The following two statements are simultaneously true:
Over 23% of Jason Sosa’s professional fights have ended in something other than a victory.
Jason Sosa is an exceptionally talented fighter who is very much in the mix at the upper tier of the junior lightweight division.
We talk a lot in these columns about how losses shouldn’t, and don’t, define a fighter. And despite an almost statistically unexplainable four(!) draws on his 30 fight ledger, Sosa (23-3-4, 16 KO) also has three losses on there to really gunk up the aesthetics.
The vaunted Tre’Sean Wiggins may be waiting a while to get his call from Canastota but the other two losses on Sosa’s record came to Yuriorkis Gamboa and Vasyl Lomachenko. You know who else loses to those two guys? Pretty much everyone. As I understand it, they’re pretty good.*
And that’s kind of the point here. Gaining experience in this line of work is a delicate balancing act. Too much too soon and you’re cashed out before you’ve accrued any value. Too little too late and you’re still at the batting cages while the rest of your peers are picking off kayakers with 600 ft home-runs out of Oracle Park.
Go slow and you may never reach the finish line. Go fast and there may not be a finish line to reach.
*This will undoubtedly trigger both Orlando Salido fans and Bud Crawford fans and in this business that’s what we call bagging a two-fer
Against tricky veteran Haskell Rhodes (27-4-1, 13 KO) on an ESPN+ televised card from the Liacouras Center in Philadelphia on Saturday night, Sosa hoped to show that the back-to-back losses to Gamboa and Lomachenko were experience gained, rather than momentum lost. Get rounds in and tighten some screws but also make a statement and build confidence.
Without spoiling the ending, it’s amazing what beating the shit out of someone can do to achieve those goals.
Sosa made it clear from the opening bell that he intended to do his business in close quarters and Rhodes was all too happy to oblige. The more he tried to close the distance the more Sosa was able to find a home for his digging left hooks to the body. The early rounds were punctuated by some good exchanges with Sosa getting the better of it.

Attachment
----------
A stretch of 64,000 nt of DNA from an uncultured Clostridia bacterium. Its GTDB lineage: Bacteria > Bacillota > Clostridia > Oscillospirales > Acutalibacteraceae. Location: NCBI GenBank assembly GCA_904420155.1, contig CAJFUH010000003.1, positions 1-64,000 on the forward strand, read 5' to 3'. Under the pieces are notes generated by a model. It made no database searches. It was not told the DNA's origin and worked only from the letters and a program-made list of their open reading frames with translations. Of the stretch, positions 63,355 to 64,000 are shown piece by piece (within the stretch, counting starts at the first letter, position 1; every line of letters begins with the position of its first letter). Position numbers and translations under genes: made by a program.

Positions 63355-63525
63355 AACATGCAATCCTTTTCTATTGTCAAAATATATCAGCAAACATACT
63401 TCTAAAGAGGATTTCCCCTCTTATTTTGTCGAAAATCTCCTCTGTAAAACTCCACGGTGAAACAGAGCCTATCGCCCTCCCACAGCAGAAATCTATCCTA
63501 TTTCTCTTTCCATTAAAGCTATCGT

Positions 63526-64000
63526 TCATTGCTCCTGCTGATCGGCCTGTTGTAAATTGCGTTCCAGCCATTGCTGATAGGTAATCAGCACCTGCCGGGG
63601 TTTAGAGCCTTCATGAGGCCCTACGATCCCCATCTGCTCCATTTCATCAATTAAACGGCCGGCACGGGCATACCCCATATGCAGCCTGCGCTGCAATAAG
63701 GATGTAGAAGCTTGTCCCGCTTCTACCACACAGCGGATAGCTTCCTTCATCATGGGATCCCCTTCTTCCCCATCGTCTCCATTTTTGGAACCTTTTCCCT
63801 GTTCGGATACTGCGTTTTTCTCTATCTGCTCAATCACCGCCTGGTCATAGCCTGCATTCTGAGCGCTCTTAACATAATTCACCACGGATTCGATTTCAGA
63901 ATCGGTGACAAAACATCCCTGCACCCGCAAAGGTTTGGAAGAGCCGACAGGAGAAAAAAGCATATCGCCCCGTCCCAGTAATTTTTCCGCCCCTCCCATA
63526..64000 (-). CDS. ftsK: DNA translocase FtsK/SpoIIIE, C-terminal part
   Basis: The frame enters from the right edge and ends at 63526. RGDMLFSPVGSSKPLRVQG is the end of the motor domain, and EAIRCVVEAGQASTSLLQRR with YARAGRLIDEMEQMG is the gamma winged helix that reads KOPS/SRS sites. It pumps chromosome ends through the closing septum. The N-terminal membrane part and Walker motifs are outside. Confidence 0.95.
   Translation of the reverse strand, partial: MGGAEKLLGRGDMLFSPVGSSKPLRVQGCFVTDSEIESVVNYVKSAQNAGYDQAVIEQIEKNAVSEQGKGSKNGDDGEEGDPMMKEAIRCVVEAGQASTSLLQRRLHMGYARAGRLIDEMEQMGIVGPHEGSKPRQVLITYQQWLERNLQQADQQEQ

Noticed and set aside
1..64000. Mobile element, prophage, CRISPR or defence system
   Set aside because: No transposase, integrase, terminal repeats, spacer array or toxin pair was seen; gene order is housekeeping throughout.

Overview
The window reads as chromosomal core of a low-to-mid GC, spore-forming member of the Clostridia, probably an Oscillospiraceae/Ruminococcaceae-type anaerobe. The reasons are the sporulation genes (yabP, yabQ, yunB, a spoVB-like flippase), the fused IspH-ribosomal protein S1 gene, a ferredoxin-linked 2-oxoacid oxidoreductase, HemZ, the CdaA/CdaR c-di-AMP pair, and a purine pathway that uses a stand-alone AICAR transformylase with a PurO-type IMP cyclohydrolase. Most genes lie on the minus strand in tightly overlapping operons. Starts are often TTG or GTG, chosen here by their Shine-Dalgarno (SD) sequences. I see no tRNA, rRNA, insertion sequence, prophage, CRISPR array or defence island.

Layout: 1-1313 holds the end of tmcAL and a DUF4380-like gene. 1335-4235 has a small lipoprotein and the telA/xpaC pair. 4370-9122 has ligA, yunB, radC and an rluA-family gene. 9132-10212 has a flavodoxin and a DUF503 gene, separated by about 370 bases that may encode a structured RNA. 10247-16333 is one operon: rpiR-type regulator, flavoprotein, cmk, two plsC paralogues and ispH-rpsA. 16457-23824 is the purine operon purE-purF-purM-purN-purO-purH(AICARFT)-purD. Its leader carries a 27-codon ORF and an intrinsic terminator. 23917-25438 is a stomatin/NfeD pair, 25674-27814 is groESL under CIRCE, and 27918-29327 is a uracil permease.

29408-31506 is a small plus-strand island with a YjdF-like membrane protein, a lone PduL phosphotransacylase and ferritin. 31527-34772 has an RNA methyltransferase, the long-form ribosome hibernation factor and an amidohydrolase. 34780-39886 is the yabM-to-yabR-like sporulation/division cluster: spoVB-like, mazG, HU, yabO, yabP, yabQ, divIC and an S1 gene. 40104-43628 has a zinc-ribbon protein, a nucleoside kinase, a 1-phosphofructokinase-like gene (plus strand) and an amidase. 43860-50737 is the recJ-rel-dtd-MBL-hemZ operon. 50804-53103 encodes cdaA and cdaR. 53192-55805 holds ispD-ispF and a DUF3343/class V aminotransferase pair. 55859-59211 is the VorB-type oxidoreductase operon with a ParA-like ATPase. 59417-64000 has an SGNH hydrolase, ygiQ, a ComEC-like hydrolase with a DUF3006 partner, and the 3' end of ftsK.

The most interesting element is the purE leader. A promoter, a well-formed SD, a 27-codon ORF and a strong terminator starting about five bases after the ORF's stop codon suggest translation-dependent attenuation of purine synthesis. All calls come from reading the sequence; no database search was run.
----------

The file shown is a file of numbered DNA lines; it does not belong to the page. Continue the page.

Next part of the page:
Rhodes showed no desire to mix up his game plan, and though he was able to land the occasional hook upstairs, the momentum was clearly building in Sosa’s favor.
In the fifth round, Sosa detonated a bomb on Rhodes’ temple that sent him flat onto his back where his head bounced off the canvas like a coke balloon falling out of Oscar De La Hoya’s unclenched rectum. Rhodes would amazingly beat the count but was down again from a barrage of punches with seconds remaining in the round. He managed to survive but the end was near.
An accidental clash of heads in the sixth would open a cut over Sosa’s eye, but it would only serve to delay the inevitable as well as give him a story to swap with Oscar De La Hoya about the time that he too was left covered in blood because of a butt.
Rhodes would survive yet another knockdown in the seventh, but a continued deluge of punches from Sosa prompted his corner to throw in the towel. The fight was officially waved off at 1:08 of the seventh round.
This was great exposure for Sosa, and he owes a massive debt of gratitude to the giant fucking cinder block that fell on Carl Frampton’s hand earlier in the week, prompting the cancellation of his fight with Emmanuel Dominguez which bumped Sosa/Rhodes up to main event status.
“There’s room for improvement but we feel great and we feel like we’re a top contender once again,” Sosa said after the fight. “We never left.”
With a stacked 130 lb division in front of him, there are a number of tantalizing options ahead for Sosa. He expressed a desire to head straight to the top of the mountain against Miguel Berchelt, and if the prospect of that fight doesn’t give a little zap to your swimsuit area, you may want to check yourself for a pulse.
Would Berchelt be favored against Sosa? Absolutely. After all, he doesn’t have three losses on his record like Sosa does.
But this is boxing. You can’t win if you don’t play.
And Jason Sosa is, once again, very much a player.
(Photo by Mikey Williams/Top Rank)